Taxpayers could have lost as much as Sh14.2 billion through fraudulent payments to landowners by the Kenya Electricity Transmission Company (Ketraco), a Nation investigation shows.
On paper, the money was paid to genuine landowners on whose property Ketraco put up electricity transmission lines, but detectives believe a huge percentage of the money was swindled by officials at the State agency.
Detectives say one case in Kisaju, Kajiado County, where a landowner was paid 10 times more than the value of his land, mirrors hundreds of others during the construction of the Mombasa-Nairobi transmission line.
They propose that some of the officers be charged with failure to comply with the law.
Investigators are combing through land compensation documents related to the 450-kilometre, 1,500-megawatt Mombasa-Nairobi power line — the biggest such project by Ketraco — whose mandate is to build infrastructure for high-voltage electricity transmission.
If the loss of taxpayer billions is confirmed, Ketraco will join an expanding league of state firms accused of swindling Kenyans.
Others are the National Land Commission and the Kenya Railways Corporation, whose senior officials have been charged with manipulating compensation figures and illegally paying millions of shillings to individuals presenting dubious documents during construction of Phase One of the Sh327 billion Standard Gauge Railway line.
While the government had projected to spend Sh3.8 billion on land compensation in the SGR project, the first phase from Miritini to Embakasi consumed Sh30 billion, or 10 times the original budget.
It now appears that the Mombasa-Nairobi power line project took a similar route. Detectives told the Nation that construction of the line was so badly managed that billions of shillings could have been wasted through various fraudulent schemes, including stoppage of works, idling of machinery and staff, and questionable length of the transmission lines.
Ketraco Managing Director Fernandes Barasa did not respond to our queries or answer our calls, but Criminal Investigations Director George Kinoti, confirmed that detectives were investigating various transactions involving the Mombasa-Nairobi line.
An internal audit, by Ketraco, on the project indicated that the Tsavo-Embakasi phase was delayed by four years and six months, and that these delays had “a huge cost impact to Ketraco as the contractors claimed their overheads, idling equipment and manpower, stoppages, acceleration, mobilisation and demobilisation”.
To worse matters, the supply lines and sub-stations were vandalised even before they were completed, and the internal audit found that a transmission line with an installed capacity of 950MW was only evacuating 20MW, a two-per-cent capacity.
Auditors noted that there were no standard compensation rates for limited use of land, thus giving officials a chance to negotiate different payments for similar land.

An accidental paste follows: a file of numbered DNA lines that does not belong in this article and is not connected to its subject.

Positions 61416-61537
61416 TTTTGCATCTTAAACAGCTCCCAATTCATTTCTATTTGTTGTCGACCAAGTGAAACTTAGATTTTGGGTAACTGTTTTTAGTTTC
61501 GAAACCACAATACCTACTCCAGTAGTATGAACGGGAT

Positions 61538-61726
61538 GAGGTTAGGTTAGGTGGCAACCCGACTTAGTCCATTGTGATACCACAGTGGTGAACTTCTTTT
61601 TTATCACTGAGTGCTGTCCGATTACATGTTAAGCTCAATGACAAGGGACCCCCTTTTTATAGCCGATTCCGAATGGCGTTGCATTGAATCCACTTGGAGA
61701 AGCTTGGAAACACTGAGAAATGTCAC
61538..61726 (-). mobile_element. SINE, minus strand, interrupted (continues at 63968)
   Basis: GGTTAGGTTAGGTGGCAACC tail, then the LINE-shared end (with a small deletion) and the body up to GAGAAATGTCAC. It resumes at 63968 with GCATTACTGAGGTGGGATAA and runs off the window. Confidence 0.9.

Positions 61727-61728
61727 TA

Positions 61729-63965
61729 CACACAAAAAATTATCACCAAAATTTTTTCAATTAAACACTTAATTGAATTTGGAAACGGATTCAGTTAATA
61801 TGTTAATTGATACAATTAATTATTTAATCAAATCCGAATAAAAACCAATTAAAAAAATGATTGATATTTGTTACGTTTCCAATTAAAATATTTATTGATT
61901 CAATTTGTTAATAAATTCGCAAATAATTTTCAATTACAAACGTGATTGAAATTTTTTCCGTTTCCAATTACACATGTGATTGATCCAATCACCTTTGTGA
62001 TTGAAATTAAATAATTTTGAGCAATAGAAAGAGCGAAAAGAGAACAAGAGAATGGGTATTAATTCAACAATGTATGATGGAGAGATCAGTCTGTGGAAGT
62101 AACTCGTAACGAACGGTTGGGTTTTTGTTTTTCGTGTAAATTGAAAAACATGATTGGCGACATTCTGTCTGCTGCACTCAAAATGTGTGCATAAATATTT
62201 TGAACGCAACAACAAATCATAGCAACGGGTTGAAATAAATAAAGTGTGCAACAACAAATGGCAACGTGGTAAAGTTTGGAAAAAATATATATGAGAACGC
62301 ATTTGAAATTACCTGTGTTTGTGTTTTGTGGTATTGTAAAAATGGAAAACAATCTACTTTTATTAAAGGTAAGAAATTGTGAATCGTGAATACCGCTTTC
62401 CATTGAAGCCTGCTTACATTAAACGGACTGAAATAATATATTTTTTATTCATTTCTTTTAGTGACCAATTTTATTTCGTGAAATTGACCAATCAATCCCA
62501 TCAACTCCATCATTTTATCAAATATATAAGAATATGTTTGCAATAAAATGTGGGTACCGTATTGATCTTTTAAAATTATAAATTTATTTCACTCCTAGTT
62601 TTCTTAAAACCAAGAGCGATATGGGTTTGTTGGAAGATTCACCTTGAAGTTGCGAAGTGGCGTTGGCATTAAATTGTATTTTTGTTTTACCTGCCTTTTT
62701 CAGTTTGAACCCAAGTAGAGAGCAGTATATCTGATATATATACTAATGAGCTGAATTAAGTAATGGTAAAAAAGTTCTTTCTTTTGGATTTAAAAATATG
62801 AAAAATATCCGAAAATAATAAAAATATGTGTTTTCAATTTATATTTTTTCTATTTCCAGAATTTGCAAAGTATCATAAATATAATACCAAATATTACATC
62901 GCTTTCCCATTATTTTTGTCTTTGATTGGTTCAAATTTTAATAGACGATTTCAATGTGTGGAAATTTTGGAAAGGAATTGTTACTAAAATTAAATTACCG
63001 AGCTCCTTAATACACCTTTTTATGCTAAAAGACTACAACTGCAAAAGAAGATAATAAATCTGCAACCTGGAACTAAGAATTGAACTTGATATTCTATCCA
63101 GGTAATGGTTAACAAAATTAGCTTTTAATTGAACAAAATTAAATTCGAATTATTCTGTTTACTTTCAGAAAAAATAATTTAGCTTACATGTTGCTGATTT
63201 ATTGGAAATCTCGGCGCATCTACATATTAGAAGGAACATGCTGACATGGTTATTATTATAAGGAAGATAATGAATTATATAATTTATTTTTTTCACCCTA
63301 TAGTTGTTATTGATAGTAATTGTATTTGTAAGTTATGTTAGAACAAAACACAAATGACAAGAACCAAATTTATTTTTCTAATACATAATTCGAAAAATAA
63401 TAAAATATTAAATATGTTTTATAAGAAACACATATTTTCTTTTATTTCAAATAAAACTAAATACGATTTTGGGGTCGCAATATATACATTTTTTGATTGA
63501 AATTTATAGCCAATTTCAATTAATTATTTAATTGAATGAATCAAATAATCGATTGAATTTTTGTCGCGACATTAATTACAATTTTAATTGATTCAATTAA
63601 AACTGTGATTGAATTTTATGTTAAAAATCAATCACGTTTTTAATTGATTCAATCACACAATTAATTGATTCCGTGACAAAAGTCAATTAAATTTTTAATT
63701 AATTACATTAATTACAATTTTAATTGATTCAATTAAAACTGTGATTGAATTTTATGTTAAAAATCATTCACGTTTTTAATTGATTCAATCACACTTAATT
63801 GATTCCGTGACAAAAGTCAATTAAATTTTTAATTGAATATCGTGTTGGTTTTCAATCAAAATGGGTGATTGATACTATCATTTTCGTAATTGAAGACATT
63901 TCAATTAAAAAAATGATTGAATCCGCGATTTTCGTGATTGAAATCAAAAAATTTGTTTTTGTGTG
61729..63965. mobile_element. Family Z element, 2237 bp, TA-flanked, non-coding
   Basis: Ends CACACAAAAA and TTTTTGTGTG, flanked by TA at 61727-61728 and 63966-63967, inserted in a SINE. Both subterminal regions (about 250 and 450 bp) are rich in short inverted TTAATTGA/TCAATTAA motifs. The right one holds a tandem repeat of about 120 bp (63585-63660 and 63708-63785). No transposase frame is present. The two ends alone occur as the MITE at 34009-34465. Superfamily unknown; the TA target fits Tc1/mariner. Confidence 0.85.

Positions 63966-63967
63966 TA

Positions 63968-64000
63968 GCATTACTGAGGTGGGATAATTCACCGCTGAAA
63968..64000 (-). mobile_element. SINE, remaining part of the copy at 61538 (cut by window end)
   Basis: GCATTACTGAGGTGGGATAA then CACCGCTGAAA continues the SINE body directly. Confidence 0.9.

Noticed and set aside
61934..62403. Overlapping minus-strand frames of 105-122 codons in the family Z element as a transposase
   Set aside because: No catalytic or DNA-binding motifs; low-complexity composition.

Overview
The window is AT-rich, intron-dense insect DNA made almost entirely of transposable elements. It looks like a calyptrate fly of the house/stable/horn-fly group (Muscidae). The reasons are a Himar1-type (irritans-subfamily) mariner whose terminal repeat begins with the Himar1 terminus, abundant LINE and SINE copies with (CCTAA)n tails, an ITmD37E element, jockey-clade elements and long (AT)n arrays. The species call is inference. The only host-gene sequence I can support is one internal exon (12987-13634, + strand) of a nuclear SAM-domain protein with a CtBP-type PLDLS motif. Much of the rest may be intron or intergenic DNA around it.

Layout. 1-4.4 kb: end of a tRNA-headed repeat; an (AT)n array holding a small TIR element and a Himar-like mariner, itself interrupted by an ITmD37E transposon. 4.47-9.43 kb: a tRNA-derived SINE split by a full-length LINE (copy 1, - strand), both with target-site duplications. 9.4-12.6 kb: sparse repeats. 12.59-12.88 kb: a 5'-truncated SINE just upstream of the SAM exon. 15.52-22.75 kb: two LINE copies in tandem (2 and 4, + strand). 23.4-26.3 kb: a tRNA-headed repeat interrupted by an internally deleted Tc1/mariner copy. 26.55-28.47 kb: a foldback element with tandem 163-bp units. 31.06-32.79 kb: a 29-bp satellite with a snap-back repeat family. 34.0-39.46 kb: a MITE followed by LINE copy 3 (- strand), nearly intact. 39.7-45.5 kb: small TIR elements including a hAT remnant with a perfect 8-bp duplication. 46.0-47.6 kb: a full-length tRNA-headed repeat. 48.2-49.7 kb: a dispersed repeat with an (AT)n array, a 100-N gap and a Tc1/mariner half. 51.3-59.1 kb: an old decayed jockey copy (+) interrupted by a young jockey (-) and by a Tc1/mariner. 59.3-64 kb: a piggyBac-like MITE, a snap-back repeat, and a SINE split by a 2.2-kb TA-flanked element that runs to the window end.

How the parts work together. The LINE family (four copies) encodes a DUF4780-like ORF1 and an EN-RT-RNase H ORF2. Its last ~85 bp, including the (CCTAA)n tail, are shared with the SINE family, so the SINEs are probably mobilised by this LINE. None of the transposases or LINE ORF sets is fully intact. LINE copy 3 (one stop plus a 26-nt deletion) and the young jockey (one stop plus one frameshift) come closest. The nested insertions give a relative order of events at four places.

Sell land to his workers
Documents seen by the Nation show that detectives have zeroed in on a test-case in Kajiado, where a landowner was paid Sh35.6 million for 8.4 acres of land. The market value of the land, detectives note, was Sh4.5 million.
Initially, the then Ketraco managing director, Mr Joel Kiilu, had written to the landowner telling them that the wayleave will traverse only 8.5 acres, and that the value of land in Kisaju was Sh1.8 million.
“The compensation amount will, therefore, be Sh4.59 million, based on the acreage affected by the power line,” Mr Kiilu said in the letter dated February 20, 2013.
But the owner argued that he intended to sell the land to his employees at a cost of Sh500,000 per eighth of an acre. At the time, the land had not been subdivided and the property was still in his name as a single unit.
Investigators say Ketraco allowed the landowner to carry out his own valuation of the property, and that three officials at Ketraco “conspired” to pay the hefty amount.
Ketraco’s then land economist, Ms Salome Munubi, in a letter dated October 28, 2013, told the managing director to pay the amount indicated by a valuation report undertaken “on the instruction of (Ketraco).”
“This was not true as the valuer had been instructed by the owner of the land,” says an investigation brief seen by the Nation.
A Nairobi firm commissioned by Ketraco had put the value at Sh1 million per acre, but the parastatal’s officials allowed the owners of the land to bring in independent valuations, which pushed the prices to between Sh2 million and Sh2.8 million an acre.
Moreover, the Ketraco land economist had told the MD that the plots “had been allocated to members”, but minutes in our possession indicate that the deal had not been sealed between the transport tycoon and his employees.
Auditors had also noted that another company was paid Sh72 million with no paperwork or valuation of its land in Kajiado.
“The payments were not accompanied by a land valuation report, the compensation rate applied, and how the Sh72 million was arrived at,” noted the auditors.
Detectives are studying this payment, which was authorised through an internal memo. The owner is said to have claimed that he wanted to build a golf course on the land, and so demanded Sh80 million for the affected 5.1 acres.
It was expected that, by 2022, some 4,000 kilometres of modern power lines would be switched on to improve reliability of electricity supply, but with the high cost brought about by delays and wanton wastage, the taxpayer will pay more than the value.
Whether Ketraco officials colluded with landowners, who demanded, and got, exorbitant compensations — some as much as 10 times more than the market value — is a matter that the DCI is currently investigating.